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El Paso’s not seeing power outages like the rest of Texas – here’s why

EL PASO, Texas -- Millions of Texans are dealing with rolling power outages after a massive winter storm made it's way though the entire state, but that's not the case here in El Paso.

El Paso is not apart of the Electric Reliability Council of Texas (ERCOT), a major grid operator that controls about 90% of the state’s electric load. El Paso Electric, which oversee's the electricity from Hatch to Van Horn, said the Borderland is apart of the Western International grid.

ERCOT said the rolling outages they've implemented could continue until the state’s weather emergency ends.

"Here in the El Paso region, in our service territory, we're very proud and happy of our crews that work really hard and you can see that in it's impact," said Eddie Gutierrez, vice president of customer care and communications for El Paso Electric.

According to the electric company, about 3,000 customers had power outages lasting five minutes or less when the winter storm moved in on Sunday.

As of Monday afternoon, only 12 customers were impacted.

El Paso Electric said they always try to prepare for the future and after a winter storm in 2011, the utility company worked towards replacing and upgrading their equipment. Many generators now have antifreeze protection.

"We went from plus-10 degrees which was what the original equipment  was designed for to a minus-10, so currently everything we install or upgrade is done to a minus-10 degree sustained temperature," said Louie Guarderrama, director of operations for the utility company.

The company's plant in far east El Paso is also another addition that has become a vital part of their operations.

"Some of the new units really came to save the day. But it's also all the hard working people that have worked behind the scenes to make this happen," Gutierrez said.

Across Texas, the demand for electricity is high which is a big reason why the rest of the state is currently overwhelmed.

Here in El Paso, El Paso Electric said even though more people are working from home and using electricity, the peak usage on Sunday of 1,130 megawatts when the storm hit compared to a peak of 1,133 megawatts last February is fairly similar.

In case of a power outage in your home, here are some tips you can follow according to El Paso Electric:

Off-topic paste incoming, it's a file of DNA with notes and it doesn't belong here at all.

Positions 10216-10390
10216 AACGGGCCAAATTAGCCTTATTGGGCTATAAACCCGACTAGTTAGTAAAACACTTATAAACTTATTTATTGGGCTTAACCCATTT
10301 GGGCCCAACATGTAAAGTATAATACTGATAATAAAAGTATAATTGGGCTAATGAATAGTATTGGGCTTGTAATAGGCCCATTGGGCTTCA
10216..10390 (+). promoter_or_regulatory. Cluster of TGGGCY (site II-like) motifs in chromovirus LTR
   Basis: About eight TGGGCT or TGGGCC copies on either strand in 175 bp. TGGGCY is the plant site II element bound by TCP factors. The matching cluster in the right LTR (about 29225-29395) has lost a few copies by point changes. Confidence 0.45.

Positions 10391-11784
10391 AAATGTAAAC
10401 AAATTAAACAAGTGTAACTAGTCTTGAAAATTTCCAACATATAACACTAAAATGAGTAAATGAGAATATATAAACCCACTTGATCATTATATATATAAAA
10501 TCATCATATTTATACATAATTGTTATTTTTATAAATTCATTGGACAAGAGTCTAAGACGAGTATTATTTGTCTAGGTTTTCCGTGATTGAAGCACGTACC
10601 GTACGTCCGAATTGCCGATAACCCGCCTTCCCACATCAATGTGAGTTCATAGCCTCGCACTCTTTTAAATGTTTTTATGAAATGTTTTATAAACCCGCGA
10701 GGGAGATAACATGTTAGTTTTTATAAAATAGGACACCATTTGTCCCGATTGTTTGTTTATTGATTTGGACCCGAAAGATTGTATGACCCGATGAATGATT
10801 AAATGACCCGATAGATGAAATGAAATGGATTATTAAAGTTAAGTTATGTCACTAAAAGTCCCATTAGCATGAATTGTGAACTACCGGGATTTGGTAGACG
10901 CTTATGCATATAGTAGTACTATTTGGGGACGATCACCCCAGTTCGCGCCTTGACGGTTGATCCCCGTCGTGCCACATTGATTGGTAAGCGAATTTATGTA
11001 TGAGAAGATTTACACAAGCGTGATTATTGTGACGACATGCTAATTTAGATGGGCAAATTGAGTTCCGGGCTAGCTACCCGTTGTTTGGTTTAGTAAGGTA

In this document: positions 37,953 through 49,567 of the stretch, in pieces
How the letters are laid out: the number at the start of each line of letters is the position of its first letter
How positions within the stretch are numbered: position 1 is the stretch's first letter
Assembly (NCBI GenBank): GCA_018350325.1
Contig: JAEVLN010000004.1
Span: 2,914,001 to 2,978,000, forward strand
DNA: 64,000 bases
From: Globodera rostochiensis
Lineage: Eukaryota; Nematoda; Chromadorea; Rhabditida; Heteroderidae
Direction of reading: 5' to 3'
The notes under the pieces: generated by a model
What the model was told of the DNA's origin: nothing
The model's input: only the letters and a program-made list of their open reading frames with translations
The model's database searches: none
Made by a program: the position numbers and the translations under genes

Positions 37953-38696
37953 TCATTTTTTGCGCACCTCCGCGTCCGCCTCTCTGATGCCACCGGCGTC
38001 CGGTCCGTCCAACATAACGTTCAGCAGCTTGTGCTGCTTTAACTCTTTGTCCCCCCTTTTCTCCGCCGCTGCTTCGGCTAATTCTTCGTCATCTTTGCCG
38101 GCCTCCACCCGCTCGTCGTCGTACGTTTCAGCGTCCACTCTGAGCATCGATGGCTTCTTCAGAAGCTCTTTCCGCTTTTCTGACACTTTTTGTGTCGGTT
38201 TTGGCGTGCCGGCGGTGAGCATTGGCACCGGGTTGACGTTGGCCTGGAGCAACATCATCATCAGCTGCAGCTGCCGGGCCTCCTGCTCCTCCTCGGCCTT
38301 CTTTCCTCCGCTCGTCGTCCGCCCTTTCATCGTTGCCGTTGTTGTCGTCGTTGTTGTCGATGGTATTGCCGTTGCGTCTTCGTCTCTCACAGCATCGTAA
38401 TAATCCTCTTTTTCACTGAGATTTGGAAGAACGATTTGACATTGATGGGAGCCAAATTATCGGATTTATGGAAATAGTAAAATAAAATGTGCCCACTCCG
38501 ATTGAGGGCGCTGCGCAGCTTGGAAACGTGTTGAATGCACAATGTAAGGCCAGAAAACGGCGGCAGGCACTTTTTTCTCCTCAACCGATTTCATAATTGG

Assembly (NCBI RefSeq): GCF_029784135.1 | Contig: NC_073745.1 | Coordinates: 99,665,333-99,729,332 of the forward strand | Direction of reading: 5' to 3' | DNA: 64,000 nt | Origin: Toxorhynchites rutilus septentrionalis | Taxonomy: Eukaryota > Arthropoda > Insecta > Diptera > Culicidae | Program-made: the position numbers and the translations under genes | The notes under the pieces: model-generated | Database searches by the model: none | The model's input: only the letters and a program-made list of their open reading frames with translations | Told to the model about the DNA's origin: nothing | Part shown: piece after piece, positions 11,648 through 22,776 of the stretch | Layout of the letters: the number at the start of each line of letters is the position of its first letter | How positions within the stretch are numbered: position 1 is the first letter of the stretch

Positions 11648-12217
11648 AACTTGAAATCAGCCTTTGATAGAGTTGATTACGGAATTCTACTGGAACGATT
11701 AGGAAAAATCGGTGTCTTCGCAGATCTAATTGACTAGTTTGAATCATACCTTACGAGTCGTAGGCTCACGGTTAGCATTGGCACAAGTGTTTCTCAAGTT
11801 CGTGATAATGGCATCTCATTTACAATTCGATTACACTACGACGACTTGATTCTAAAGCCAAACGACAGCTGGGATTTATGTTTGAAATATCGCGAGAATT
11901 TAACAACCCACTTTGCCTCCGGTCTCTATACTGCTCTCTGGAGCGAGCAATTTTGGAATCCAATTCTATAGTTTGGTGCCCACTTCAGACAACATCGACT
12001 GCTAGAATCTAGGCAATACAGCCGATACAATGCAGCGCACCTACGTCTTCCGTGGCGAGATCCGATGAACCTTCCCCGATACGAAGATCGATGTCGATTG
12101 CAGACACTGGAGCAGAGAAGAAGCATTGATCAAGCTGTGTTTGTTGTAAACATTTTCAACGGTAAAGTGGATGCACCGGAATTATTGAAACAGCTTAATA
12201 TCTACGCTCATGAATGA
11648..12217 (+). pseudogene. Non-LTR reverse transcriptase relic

• Keep doors and windows shut to maintain warmth inside; closing blinds and curtains can also help
    • Extra layer of insulation on windows can help, like a plastic-lining 
  • Move tables, chairs, sofas away from windows and outer walls of house
  • Always layer your clothing (with or without an outage), as you can moderate your body temperature a lot more effectively than your entire house’s temperature; including wearing a hat!
  • If you have a wood-burning fireplace, always make sure to close the damper once you put out the fire to keep the warm air from escaping through the chimney
  • Unplug all sensitive electronic equipment like TVs, computers to avoid voltage irregularities 
  • Never run a gasoline-powered generator inside a house; keep it outside with exhaust facing away the home
  • Never call 9-1-1 when reporting an outage or asking for an update on an outage. Please call EPE at 1-800-592-1634.

Brianna Chavez

Brianna Chavez is an ABC-7 reporter/producer.



  1. What didn’t help further east in Texas was all the wind mill farms had their turbines freeze up. Nothing is perfect but there’s a lot of mad people from Midland to Houston.

    1. Seems like another AOC program failure. Sad that many folks had to suffer. Green energy isn’t always the best. “Just down the road old man McGower, you know he runs his house on the solar power. It’s nice and bright in the noonday blaze, sort of dark and quiet on the cloudy days!”

      1. It sounds like the windmills in your head done did freeze up! What a crying baboon you are. Oh, I know the answer, start running around the block endlessly, and them gears will listen up, but then your bolts will done fall off.

      2. So called green energy will not be viable for the near future to sustain changes in natural weather conditions. Weather is unpredictable, uncontrollable and can only be controlled by God. So those that wear the green beanie with the little toy windmill will be disappointed time and time again.

    2. So Texas froze and people died. But a well, nothing is perfect? cara de caca and you should get together and smack each other around. You may not like it but he/she will enjoy every bit of you punching her/him out. Tear the windmill down and put them on your backyard. See how you like those, nothing is perfect and useless monstrosities. Pendejo.

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